By Lily Kampani
Lilongwe — International Labour Organisation (ILO) has rolled out a four-year project aimed at accelerating action in the elimination of child labour in supply chains in Africa.
The project, which is funded by the Government of Netherlands, seeks to promote improved national legislation and policies to address the basic needs and rights of children tha are engaged in or at risk of child labour in tea and coffee supply chains.
Speaking at the strategic planning workshop of the project in Lilongwe on Tuesday, Minister of Labour, Youth, Sports and Manpower Development, Grace Chiuma, stressed the importance of advancing the fight against child labour in the country.
“If we are to achieve the target of ending child labour by 2025 as committed through the Sustainable Development Goals (SDGS), we need to develop robust and innovative strategies,” she stated.
Chiuma noted with pleasure that the project is targeting the agriculture sector where 75 per cent of the children are working and of these, 66 per cent are in child labour.
“I expect concrete agreement on key implementation issues so that the project moves forward smoothly, with each player having clear roles and appropriate support to facilitate achievement,” Chiuma said.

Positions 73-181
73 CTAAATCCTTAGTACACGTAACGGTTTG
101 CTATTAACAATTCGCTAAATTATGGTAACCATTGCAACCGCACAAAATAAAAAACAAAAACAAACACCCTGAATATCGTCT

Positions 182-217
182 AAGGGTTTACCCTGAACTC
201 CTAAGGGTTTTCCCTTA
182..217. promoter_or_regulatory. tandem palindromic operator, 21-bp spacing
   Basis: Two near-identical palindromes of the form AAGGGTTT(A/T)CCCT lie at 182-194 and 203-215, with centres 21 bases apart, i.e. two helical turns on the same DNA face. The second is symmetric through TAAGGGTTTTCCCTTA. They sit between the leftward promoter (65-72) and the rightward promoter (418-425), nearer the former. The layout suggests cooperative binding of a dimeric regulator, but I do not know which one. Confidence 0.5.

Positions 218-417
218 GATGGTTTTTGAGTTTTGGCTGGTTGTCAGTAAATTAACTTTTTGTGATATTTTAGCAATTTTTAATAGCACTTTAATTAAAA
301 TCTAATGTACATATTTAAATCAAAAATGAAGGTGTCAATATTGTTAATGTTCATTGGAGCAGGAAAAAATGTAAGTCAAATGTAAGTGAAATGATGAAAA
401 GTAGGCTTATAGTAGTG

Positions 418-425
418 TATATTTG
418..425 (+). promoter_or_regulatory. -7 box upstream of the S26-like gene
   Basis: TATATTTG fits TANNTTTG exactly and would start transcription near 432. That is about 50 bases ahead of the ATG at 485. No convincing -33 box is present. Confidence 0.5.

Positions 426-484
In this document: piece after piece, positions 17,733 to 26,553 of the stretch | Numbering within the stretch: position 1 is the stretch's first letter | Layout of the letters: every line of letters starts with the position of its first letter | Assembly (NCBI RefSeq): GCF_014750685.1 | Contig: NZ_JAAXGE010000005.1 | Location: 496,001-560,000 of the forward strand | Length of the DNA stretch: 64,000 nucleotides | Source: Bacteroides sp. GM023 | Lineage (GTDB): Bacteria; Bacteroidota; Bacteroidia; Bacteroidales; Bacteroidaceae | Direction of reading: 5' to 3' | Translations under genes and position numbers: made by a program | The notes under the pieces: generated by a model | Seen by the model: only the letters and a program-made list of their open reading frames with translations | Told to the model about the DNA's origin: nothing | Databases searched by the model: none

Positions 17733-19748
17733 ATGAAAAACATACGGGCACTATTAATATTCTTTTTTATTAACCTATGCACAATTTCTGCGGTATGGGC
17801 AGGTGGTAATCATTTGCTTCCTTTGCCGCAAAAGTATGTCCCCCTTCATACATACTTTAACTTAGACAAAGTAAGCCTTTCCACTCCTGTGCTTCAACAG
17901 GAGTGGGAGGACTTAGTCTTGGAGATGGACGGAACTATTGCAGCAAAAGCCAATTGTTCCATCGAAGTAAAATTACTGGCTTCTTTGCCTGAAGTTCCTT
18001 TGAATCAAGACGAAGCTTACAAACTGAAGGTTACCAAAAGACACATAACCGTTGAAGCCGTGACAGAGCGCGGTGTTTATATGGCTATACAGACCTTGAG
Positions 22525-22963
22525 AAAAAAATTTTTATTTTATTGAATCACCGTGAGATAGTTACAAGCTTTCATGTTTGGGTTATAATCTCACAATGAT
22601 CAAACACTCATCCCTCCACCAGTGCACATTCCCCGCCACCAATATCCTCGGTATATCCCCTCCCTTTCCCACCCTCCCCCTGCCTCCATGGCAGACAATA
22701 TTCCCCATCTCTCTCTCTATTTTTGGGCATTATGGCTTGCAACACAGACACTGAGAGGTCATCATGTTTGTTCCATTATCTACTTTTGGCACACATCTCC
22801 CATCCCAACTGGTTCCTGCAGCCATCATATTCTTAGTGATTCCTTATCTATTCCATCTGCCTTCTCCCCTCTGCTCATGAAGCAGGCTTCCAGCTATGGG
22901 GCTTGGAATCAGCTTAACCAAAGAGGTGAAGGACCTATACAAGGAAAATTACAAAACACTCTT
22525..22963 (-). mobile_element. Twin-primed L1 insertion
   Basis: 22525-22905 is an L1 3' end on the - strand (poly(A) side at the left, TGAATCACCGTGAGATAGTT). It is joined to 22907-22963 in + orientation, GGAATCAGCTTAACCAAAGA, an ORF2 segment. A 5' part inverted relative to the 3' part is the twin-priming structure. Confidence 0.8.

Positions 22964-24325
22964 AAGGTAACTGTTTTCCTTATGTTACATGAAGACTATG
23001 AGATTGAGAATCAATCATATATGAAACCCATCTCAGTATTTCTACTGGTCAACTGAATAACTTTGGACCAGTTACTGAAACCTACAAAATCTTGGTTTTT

ILO Country Office Director for Zambia, Malawi and Mozambique, George Okutho, described the program as tailored with the local content considering the situation on the ground in Malawi.
“What we are trying to do with our partners is that we should not just have one solution, we should also have a holistic approach that will address the root causes of child labour, including the challenges that their families face,” he explained.
Representative of the Malawi Congress of Trade Union (MCTU), Dennis Kalekeni applauded government for providing a conducive environment for labour organizations to function freely.
“It’s important that the project must look at the area of empowering households economically.
“We should provide them with small scale businesses and financial support for capital because once we deal with poverty at household level, child labour will be contained,” said Kalekeni.
The project, which has four-year life span from November 15, 2018 to November 15, 2022, will cover Cote d’lvoire, Egypt, Malawi, Mali, Nigeria and Uganda.